The views expressed herein have not been approved by the House of Delegates or the Board of Governors of the American Bar Association, and accordingly, should not be construed as representing the policy of the American Bar Association.
Youth experiencing homelessness often face daunting barriers accessing supports and services such as health care, emergency cash and food benefits, and education. These supports are even more urgent when considering the prevalence of trauma, violence, and disconnection among youth experiencing homelessness. Children’s lawyers can play a vital role removing barriers and securing services quickly for these youth.
Three Things to Know About Youth Homelessness
1. Not all homelessness is the same.
Youth experience homelessness in different forms—living on the street, staying in an emergency shelter, couch surfing, and living in substandard housing or with others due to housing instability. Complicating matters, youth may not think of themselves as homeless, especially as housing instability becomes normalized. Consequently, homelessness may not be visible to service providers unless there is a dedicated effort to identify, screen, and track whether a youth is experiencing homelessness.
Further, the term “homeless youth” may refer to distinct populations. The term may refer to any adolescent or young adult (including transition-aged youth up to age 25) experiencing homelessness in any form; or it may refer specifically to “unaccompanied” youth and young adults not in the physical custody of their parents or guardians. Occasionally, the term may refer to children who are homeless with their families, many of whom are quite young. In California, which has the most homeless children in the country, over half are children attending fifth grade or younger.1 This article uses the term largely to refer to adolescents and young adults experiencing homelessness in any form.
Different types of homelessness may require different types of interventions. Some legal entitlements end at different ages (e.g., in most states, you cannot enter foster care after 18; Early and Periodic Screening, Diagnostic, and Treatment (EPSDT), which can provide community-based mental health services, ends at 21; and special education ends at 22). Legal interventions to stabilize a homeless family often differ from those for an unaccompanied youth under 18.
2. Unaccompanied youth experiencing homelessness are extremely vulnerable to violence and abuse.
Being an unaccompanied homeless youth2 is often terrifying. Many of these youth are fleeing abuse or severe neglect at home. The 2016 Street Outreach Report3 noted that more than 75% of all surveyed youth had experienced abuse before experiencing homelessness with over half of all youth experiencing physical abuse.4 While homeless, these youth are 80% more likely to be exposed to violence. Almost half of all homeless youth reported being assaulted in the last year they were homeless.5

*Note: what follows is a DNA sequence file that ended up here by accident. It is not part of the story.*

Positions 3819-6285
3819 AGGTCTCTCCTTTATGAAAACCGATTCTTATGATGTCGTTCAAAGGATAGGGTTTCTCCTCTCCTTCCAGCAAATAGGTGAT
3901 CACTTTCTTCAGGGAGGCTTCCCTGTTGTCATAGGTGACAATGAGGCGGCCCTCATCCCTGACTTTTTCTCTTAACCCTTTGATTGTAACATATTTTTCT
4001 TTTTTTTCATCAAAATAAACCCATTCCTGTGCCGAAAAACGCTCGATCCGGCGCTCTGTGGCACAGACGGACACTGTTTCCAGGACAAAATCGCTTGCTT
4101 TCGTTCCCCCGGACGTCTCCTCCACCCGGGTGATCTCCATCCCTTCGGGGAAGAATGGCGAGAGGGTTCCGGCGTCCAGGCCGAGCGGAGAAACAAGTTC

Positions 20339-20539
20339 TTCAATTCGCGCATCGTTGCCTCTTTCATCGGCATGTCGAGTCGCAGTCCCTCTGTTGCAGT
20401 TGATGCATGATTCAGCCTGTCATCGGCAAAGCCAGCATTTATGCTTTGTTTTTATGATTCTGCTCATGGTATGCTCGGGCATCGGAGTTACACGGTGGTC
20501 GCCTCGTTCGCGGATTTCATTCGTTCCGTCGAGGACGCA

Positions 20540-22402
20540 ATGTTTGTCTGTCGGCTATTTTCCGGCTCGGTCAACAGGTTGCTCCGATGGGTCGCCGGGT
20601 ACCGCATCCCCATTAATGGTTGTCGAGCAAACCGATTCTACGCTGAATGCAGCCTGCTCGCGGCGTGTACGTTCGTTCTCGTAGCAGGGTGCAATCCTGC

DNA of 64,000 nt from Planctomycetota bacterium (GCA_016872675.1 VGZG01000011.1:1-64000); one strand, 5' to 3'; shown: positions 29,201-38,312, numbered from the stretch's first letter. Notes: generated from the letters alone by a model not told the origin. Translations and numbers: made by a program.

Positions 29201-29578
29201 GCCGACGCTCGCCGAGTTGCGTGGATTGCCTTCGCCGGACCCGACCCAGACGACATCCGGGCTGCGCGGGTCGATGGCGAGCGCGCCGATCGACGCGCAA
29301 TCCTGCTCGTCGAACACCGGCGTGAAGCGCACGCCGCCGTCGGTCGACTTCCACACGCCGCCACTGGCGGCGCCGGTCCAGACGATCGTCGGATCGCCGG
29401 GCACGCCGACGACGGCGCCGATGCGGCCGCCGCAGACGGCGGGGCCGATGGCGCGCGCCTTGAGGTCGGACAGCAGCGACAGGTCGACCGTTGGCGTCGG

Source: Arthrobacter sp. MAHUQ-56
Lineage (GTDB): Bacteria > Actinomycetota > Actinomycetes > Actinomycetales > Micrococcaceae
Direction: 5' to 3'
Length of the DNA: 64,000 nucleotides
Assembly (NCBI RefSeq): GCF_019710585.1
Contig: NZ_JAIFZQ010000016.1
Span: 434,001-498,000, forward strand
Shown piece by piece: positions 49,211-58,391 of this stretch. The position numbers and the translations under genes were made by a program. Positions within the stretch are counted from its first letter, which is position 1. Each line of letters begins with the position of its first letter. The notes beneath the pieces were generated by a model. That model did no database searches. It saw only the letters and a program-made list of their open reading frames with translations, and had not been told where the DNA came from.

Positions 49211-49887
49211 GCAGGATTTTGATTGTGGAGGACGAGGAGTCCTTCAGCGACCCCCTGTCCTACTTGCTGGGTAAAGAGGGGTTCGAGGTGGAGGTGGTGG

3. “Runaway” is an empty term.
The term runaway does not tell an advocate anything legally significant about a youth because the label is missing the most important information—running away from what? The case planning and legal and systems intervention will vastly differ if a youth is running away from an abusive parent, from a trafficker who is looking for her, or from a parent or other caregiver because of acute and untreated mental health needs. In the first scenario, civil legal intervention may involve safety planning and possibly a restraining order to keep the parent away from the youth. The opposite may be true for the last scenario, when the best solution may be a treatment plan that heavily involves the parent or caregiver’s participation.
Civil Legal Needs of Youth Experiencing Homelessness
Youth experiencing homelessness frequently have civil legal needs in broad substantive areas, including public benefits, health access (e.g., mental health services, pregnant/parenting health care), family law (e.g., domestic violence protections), housing, record sealing and expungement, consumer law, access to education, and more. These multiple legal needs may be too overwhelming for the homeless youth to navigate—making it critical to connect these youth to appropriate legal assistance whenever possible. This can be daunting for a children’s attorney—especially a dependency or delinquency attorney who is already dealing with high caseloads.
Building Appropriate Civil Legal Interventions
While it is impractical to build a broad civil legal expertise overnight, there are several ways children’s attorneys can modify their practice to respond to the needs of youth experiencing homelessness.
Practice tiered intake because advocates can only intervene based on what they know.
Homeless youth and lawyers who advocate for them often do not know much about each other. Youth may only think they have legal needs in limited situations—most frequently when they need to get out of confinement or when they can sue someone for money. Similarly, lawyers may only think youth have legal needs when a lawyer asks the youth and gets an immediate and clear response in return.
Successful civil legal programs for homeless youth are predicated on allowing legal needs to surface over time. A tiered intake model allows youth to divulge more information as they feel comfortable with their legal advocates. Trauma and/or a history of inconsistent adults who fail to follow through on perceived commitments can make this process necessary and immensely rewarding for the youth and lawyer.
Similarly, children’s lawyers can only identify civil legal needs if they screen for them. This may be as simple as asking what services youth are currently receiving—community-based mental health services, special education, disability benefits or supplements to the foster care payment, transportation to a previous school they want to attend, and so on.
Partner with legal aid, homeless youth providers, and the private bar to build programs with public systems involvement.
Once children’s lawyers ask the questions and identify the possible legal needs, they may need backup. One way to build capacity is to involve local legal aid organizations. Legal aid attorneys tend to be experts in many of the substantive civil legal needs outlined above. Very few legal aid programs have dedicated youth homelessness practices. Building partnerships with legal aid programs to create dedicated referral processes, homeless youth shelter legal clinics, or technical assistance hotlines, can be one way for court-appointed attorneys to increase capacity and expertise.
New funding sources have resulted in legal aid programs where this type of partnership has worked. California’s Bay Area Legal Aid has found that each attorney working with homeless youth recovers on average close to a million dollars per year for his or her clients with the majority coming from federal funding streams.6 This has led to partnerships with local county agencies that provide funding for legal aid to work with these youth going forward. Legal aid can also provide expertise and training to bring in the private bar. (See Partnering to Protect the Legal Rights of Homeless Youth.)